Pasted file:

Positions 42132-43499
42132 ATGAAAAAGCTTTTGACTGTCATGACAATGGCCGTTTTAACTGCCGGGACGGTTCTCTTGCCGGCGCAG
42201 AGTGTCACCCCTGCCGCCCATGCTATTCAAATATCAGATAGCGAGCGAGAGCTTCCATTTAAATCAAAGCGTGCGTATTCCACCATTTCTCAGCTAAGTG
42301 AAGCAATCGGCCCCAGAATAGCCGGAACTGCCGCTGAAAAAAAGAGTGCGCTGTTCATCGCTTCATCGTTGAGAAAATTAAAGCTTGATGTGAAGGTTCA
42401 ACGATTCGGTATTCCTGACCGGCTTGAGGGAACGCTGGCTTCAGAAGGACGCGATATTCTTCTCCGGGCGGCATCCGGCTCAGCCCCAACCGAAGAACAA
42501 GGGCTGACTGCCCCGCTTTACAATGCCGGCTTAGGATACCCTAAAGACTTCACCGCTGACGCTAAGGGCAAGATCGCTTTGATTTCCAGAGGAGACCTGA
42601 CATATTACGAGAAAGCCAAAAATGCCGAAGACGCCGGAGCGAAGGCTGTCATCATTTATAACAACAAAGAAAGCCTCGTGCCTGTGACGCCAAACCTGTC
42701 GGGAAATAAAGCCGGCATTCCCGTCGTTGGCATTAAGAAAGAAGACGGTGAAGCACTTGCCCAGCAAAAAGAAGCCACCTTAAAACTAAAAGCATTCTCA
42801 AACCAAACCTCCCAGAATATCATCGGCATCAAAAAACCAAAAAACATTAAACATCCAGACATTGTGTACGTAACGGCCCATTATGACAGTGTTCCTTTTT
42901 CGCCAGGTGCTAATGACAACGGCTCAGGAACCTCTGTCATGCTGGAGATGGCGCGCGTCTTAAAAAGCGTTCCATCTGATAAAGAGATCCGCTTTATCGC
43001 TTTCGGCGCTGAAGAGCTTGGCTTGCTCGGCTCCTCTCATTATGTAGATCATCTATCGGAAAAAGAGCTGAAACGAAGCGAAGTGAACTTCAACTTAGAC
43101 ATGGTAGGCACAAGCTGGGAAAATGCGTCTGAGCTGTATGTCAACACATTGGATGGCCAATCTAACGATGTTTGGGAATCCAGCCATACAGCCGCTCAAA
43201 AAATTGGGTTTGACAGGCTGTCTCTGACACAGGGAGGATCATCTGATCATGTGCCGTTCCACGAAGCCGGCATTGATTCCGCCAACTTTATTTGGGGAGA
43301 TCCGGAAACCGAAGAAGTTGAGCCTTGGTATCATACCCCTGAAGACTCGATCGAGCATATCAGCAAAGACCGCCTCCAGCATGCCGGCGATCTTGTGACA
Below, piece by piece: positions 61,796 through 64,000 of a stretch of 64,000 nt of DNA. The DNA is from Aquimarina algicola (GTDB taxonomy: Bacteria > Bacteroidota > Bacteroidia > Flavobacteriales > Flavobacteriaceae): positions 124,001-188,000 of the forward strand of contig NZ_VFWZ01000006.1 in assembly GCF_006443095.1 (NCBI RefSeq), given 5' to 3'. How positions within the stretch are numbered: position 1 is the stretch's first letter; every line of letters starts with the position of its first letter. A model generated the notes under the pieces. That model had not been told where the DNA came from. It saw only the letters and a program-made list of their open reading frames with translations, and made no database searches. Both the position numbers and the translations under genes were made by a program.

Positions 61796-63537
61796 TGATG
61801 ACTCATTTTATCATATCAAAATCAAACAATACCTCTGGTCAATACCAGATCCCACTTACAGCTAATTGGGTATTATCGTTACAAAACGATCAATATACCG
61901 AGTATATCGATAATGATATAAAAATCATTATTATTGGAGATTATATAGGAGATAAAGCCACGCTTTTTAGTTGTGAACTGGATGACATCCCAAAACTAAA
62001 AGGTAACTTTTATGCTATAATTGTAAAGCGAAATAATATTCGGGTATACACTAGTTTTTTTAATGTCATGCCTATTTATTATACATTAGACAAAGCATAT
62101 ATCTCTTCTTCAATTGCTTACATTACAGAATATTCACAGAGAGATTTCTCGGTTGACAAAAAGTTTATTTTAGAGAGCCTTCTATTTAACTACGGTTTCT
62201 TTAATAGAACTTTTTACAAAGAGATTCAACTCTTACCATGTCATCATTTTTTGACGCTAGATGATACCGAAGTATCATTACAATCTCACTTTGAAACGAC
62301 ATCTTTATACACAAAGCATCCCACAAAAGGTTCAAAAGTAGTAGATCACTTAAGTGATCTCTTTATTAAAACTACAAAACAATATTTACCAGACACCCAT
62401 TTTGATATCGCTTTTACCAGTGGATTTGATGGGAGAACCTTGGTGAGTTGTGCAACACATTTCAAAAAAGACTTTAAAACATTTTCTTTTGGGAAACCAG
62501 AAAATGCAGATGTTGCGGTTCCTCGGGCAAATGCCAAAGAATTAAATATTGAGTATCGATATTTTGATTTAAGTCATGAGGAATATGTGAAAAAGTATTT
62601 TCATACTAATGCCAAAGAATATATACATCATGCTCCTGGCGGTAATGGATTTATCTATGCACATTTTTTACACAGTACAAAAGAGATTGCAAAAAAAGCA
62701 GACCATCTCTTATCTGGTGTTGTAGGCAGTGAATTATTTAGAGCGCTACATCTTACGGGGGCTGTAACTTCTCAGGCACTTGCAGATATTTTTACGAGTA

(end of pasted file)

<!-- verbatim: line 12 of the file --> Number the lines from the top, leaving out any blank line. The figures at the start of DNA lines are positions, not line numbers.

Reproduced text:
43101 ATGGTAGGCACAAGCTGGGAAAATGCGTCTGAGCTGTATGTCAACACATTGGATGGCCAATCTAACGATGTTTGGGAATCCAGCCATACAGCCGCTCAAA